5.19

A number of provisions in the Finance Act 2010 are designed to end certain tax expenditure. For example removing tax relief for employers providing art objects to employees, and removing tax relief for service charges (such as local authority waste collection). While the reduction of tax expenditure should boost State revenue, it is

12

Revenue rulings about legitimate tax expenditures also need to be examined, and should come under the scrutiny of the Oireachtas.

47


Failed Design?

perhaps symptomatic of current policy that a tax relief that benefited over 400,000 households was removed while tax reliefs that benefit a smaller number of high income individuals continue to be supported (such as those for private pensions schemes).

Cost Benefit Analysis of Tax Expenditure 5.20

In commenting on the Budget in 2009, TASC proposed that all current and proposed tax expenditure should be subject to an equality audit and economic efficiency audit. In addition, they should all be subject to an annual check and vote by the Oireachtas, as they constitute a major area of public spending.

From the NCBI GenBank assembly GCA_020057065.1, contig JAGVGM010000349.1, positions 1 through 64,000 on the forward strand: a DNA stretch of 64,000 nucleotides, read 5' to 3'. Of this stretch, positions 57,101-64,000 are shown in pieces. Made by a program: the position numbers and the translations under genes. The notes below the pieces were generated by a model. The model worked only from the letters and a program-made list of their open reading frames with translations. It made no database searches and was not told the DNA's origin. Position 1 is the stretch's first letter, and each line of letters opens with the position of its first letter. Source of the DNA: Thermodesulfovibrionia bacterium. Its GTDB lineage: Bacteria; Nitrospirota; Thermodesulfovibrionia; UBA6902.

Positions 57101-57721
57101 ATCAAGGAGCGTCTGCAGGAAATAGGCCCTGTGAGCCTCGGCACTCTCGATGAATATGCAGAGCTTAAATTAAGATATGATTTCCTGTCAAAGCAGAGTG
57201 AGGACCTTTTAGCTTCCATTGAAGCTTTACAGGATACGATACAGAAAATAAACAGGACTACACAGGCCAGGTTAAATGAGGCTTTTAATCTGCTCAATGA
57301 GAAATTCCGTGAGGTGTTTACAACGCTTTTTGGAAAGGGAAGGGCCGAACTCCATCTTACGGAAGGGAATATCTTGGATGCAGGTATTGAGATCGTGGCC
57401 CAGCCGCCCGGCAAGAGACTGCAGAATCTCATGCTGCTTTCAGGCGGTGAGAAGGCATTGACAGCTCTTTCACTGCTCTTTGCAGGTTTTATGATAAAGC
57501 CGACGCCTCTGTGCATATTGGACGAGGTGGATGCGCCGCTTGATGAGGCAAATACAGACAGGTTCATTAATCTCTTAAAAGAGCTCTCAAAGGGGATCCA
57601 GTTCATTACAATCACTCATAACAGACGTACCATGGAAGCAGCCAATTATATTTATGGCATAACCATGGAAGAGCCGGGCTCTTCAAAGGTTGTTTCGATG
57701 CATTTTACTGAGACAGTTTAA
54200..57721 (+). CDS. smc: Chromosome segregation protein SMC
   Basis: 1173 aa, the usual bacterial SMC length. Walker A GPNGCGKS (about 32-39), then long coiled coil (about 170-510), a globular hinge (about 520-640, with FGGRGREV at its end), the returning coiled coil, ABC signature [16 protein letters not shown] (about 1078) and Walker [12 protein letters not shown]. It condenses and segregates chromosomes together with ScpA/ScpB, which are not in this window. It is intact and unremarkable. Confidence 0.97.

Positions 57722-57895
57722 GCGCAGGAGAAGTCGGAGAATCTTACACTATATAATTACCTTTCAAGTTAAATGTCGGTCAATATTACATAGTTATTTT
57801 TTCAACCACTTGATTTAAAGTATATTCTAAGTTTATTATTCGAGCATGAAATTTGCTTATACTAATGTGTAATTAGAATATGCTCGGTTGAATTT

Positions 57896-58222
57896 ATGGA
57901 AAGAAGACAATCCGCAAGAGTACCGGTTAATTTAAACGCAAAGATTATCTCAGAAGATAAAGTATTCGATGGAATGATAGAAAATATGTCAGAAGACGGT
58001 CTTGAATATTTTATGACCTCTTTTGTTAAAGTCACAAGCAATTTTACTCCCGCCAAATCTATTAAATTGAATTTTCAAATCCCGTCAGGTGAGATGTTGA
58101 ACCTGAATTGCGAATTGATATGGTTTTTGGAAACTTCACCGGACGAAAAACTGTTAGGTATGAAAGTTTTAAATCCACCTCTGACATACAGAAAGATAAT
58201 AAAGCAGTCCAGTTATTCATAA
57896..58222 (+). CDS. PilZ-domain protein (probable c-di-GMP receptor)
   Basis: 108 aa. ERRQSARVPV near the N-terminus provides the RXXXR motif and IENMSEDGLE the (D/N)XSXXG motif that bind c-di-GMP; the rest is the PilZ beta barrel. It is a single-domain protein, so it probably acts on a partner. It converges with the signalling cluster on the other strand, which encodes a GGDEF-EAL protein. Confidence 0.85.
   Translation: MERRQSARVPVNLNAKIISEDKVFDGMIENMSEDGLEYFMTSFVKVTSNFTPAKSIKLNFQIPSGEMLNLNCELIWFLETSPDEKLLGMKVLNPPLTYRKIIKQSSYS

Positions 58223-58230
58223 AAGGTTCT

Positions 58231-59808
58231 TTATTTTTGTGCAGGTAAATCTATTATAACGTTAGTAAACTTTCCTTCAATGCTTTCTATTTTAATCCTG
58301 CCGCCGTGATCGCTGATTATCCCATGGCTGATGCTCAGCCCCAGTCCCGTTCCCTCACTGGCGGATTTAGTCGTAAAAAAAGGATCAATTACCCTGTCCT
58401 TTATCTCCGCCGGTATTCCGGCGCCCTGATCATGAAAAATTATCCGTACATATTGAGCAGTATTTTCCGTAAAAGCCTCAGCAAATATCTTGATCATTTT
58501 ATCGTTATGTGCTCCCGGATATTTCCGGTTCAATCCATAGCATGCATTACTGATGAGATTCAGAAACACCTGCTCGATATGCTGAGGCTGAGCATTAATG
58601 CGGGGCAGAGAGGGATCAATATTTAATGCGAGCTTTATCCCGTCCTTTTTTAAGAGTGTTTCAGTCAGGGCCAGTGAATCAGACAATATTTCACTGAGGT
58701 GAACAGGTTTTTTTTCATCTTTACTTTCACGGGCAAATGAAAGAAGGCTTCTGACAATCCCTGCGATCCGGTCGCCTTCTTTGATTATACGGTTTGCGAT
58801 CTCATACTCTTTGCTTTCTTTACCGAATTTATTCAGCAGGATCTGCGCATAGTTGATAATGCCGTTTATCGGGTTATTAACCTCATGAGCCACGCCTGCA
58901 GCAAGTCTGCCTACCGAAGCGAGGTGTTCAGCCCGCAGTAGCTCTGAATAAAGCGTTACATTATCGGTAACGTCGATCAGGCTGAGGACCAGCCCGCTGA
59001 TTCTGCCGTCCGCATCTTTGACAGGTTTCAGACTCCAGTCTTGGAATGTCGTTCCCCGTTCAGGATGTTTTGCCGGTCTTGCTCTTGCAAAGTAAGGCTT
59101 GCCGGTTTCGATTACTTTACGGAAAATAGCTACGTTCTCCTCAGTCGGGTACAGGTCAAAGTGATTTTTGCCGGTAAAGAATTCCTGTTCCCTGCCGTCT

5.21

Section 1 of the Finance Act 2010 introduces a new requirement that the Minister for Finance must, within three months, prepare and lay a report before the Dáil giving “...a cost benefit analysis of tax expenditures provided for by this Act, setting out the costs of tax foregone, and the benefits in terms of job creation or otherwise.” This provision was a Labour Party amendment that the Government opposed but which was nevertheless passed by the Dáil. The requirement of a cost benefit analysis is a significant advance in setting controls on the cost of new tax expenditure created by the Finance Act 2010 and ensuring accountability for this to the Dáil. The report is due in early July and the detail of its content will show how far it goes towards the equality and economic efficiency audit that TASC has proposed for all tax expenditure (existing as well as new).

5.22

Another recent initiative is the request by the Minister for Finance for all Ministers to report on the effectiveness of tax reliefs granted under their respective Departments. This initiative builds on the recommendations of the 2009 Commission on Taxation report but is not restricted to those areas of tax expenditure where the Commission recommended changes or abolition. This is a useful initiative, which the Minister signalled would be completed by June and which will inform the preparation of Budget 2011 (Seanad Debate, Vol. 201. No. 11).

Market distortion (hotels industry) 5.23

One of the major headaches posed by the Finance Acts in recent years is their growing complexity. The proliferation of concessions, definitions, qualifications, etc that have been placed in the legislation has two major negative consequences.

5.24